To get a sense of whether students view themselves as workers or as learners, we need only ask them (during class) what they are doing. “I’m doing my work” is one possible response; “I’m trying to figure out why the character in this story told her friend to go away” is something else altogether. Better yet, we might ask students why they are doing something, and then attend to the difference between “Because Ms. Taylor told us to” or “It’s going to be on the test,” on the one hand, and “Because I just don’t get why this character would say that!” on the other.
Another way to judge the orientation of a classroom is to watch for the teacher’s reaction to mistakes. Someone who manages students’ work is likely to strive for zero defects: perfect papers and assignments that receive the maximum number of points. Someone who facilitates students’ learning welcomes mistakes – first, because they are invaluable clues as to how the student is thinking, and second, because to do so creates a climate of safety that ultimately promotes more successful learning.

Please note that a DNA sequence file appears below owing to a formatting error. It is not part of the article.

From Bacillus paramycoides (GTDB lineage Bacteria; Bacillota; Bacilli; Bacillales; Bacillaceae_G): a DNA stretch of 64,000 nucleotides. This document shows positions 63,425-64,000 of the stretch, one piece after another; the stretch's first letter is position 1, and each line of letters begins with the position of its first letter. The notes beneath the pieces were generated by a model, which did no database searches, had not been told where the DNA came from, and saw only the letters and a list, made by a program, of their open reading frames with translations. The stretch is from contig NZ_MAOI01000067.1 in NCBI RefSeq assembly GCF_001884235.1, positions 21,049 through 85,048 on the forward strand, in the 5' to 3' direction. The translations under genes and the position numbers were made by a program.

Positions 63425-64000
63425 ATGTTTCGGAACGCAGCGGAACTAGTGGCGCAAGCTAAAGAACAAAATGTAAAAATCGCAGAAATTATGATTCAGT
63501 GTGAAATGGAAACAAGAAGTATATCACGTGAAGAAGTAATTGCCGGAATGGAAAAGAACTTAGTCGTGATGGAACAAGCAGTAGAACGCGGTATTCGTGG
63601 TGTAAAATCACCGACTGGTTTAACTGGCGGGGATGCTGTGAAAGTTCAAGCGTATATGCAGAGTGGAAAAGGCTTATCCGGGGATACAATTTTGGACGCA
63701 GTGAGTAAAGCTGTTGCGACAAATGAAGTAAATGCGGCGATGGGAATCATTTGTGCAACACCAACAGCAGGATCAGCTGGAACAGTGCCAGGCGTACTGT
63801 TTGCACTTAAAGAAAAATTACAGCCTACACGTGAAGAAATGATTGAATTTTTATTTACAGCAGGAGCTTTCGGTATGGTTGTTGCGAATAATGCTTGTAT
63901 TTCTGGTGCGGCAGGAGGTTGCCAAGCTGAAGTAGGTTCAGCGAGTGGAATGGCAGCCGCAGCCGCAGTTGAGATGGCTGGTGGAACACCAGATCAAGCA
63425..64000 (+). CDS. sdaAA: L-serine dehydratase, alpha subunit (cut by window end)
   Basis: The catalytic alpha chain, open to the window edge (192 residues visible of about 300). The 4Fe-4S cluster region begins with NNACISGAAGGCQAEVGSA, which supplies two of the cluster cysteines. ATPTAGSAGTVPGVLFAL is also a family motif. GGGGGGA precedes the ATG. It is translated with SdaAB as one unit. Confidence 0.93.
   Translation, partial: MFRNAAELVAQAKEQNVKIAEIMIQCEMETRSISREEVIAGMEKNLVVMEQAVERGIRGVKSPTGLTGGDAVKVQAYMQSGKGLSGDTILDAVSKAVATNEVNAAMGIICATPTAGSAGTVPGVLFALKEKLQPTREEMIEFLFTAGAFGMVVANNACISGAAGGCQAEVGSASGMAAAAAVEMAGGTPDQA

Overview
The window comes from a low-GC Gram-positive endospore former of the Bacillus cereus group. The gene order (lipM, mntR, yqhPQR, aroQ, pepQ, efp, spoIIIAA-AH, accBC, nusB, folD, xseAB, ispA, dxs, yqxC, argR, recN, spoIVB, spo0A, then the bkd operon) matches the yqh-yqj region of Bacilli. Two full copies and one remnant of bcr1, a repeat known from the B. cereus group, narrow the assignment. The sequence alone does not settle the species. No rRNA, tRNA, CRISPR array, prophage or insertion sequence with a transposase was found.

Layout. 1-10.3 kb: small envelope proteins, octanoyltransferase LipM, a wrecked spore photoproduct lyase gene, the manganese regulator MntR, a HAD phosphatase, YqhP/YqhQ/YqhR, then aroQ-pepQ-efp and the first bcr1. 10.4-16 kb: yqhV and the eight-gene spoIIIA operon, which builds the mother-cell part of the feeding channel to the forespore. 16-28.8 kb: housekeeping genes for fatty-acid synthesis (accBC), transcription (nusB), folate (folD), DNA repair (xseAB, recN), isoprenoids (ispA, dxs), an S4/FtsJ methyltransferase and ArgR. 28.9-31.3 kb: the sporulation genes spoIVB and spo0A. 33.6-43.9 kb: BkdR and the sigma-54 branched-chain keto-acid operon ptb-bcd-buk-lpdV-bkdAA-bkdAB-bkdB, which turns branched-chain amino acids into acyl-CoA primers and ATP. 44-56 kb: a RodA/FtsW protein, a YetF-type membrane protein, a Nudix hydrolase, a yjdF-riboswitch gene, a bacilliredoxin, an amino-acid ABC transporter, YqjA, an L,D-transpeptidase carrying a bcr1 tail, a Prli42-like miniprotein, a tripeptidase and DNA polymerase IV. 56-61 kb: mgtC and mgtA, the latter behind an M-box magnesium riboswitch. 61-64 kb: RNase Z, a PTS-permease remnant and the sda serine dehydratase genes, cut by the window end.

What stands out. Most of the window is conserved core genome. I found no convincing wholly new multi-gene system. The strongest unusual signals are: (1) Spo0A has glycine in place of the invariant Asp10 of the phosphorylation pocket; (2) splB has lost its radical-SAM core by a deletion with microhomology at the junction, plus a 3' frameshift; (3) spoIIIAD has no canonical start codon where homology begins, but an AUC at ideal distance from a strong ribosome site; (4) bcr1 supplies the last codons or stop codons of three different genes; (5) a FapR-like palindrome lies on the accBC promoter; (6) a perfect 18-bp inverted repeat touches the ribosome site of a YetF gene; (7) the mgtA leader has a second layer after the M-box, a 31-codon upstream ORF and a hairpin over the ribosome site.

Moreover, a learning-oriented classroom is more likely to be characterized by the thoughtful exploration of complicated issues than by a curriculum based on memorizing right answers. As Hermine Marshall has observed, for students to see themselves as learning, “the tasks provided must be those that require higher-order thinking skills.”
Does a rejection of the models, methods, and metaphors of work mean that school should be about play? In a word, no. False dichotomies are popular because they make choosing easy, and the “work vs. play” polarity is a case in point. Learning is a third alternative, where the primary purpose is neither play-like enjoyment (although the process can be deeply satisfying) nor the work-like completion of error-free products (although the process can involve intense effort and concentration).
To question the work metaphor is not to abandon challenge or excellence. Rather, it is to insist that work is not the only activity characterized by those features – and play, for that matter, is not the only activity that can be experienced as pleasurable.
Of course, to talk about students’ “projects” or “activities” instead of their “work” represents only a change in language. My objective here is not to add to the list of words we are not supposed to mention. But how we speak not only reflects the way we think; it contributes to it as well. Perhaps a thoughtful discussion about the hidden implications of workplace metaphors will invite us to consider changing what we do as well as what we say.